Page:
The Phulkian Family John Lawrence had strongly advocated the policy of trusting the[Page 57] Maharaja of Patiala and the Rajas of Jhind and Nabha. The attitude of these Chiefs was of extreme importance, for if they had not been well disposed towards us, our communication with the Punjab would have been imperilled. There was therefore much anxiety at Umballa as to the course Patiala, Jhind, and Nabha (the three principal members of the great Phulkian family) would elect to take. Douglas Forsyth,9 Deputy-Commissioner of Umballa, who was a personal friend of the Maharaja of Patiala, at once sought an interview with him. He was beginning to explain to the Maharaja the difficulties of the situation, when he was interrupted by His Highness, who said he was aware of all that had happened; on which Forsyth asked if it was true that emissaries from the King of Delhi had come to Patiala. The Maharaja pointed to some men seated at a little distance, saying, 'There they are.' Forsyth then asked for a word in private. As soon as they were alone, he addressed the Maharaja thus: 'Maharaja sahib, answer me one question: Are you for us, or against us?' The Maharaja's reply was very hearty: 'As long as I live I am yours, but you know I have enemies in my own country; some of my relations are against me—my brother for one. What do you want done?' Forsyth then asked the Maharaja to send some of his troops towards Kurnal to keep open the Grand Trunk Road. The Maharaja agreed on the understanding that Europeans should soon be sent to support them—a very necessary condition, for he knew that his men could only be trusted so long as there was no doubt of our ultimate success.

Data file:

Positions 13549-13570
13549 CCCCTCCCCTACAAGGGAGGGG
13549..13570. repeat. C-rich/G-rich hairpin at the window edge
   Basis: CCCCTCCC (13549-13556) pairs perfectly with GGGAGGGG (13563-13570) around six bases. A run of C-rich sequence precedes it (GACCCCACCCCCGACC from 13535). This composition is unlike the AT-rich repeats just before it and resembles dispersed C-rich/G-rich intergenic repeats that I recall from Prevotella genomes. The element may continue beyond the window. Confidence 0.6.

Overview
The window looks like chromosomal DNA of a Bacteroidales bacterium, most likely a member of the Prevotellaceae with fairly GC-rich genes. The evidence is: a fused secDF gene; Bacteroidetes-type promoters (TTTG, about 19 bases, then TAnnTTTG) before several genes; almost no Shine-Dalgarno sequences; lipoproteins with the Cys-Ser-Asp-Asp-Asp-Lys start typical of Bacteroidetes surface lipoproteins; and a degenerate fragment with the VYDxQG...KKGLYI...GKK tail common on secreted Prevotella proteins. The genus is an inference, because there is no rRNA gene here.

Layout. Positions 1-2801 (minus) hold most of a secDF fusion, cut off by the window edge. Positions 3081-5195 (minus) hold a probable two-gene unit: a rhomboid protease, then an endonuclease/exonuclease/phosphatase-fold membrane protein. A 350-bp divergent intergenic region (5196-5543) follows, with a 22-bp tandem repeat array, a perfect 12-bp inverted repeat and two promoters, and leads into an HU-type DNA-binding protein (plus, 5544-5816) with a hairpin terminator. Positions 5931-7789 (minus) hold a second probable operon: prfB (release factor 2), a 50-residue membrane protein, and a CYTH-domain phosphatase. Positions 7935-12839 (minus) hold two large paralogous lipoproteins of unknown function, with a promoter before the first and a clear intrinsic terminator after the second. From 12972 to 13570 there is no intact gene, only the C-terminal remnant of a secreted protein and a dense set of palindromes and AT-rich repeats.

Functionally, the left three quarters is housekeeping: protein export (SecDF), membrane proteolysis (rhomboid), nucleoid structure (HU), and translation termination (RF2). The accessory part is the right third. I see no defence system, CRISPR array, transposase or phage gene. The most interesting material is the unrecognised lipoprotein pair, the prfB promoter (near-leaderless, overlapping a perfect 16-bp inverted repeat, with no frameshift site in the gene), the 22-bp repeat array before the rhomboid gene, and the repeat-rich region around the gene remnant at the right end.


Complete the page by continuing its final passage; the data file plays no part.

Patiala was true to his word, and throughout the Mutiny the Phulkian Chiefs remained perfectly loyal, and performed the important service of keeping open communication between Delhi and the Punjab.10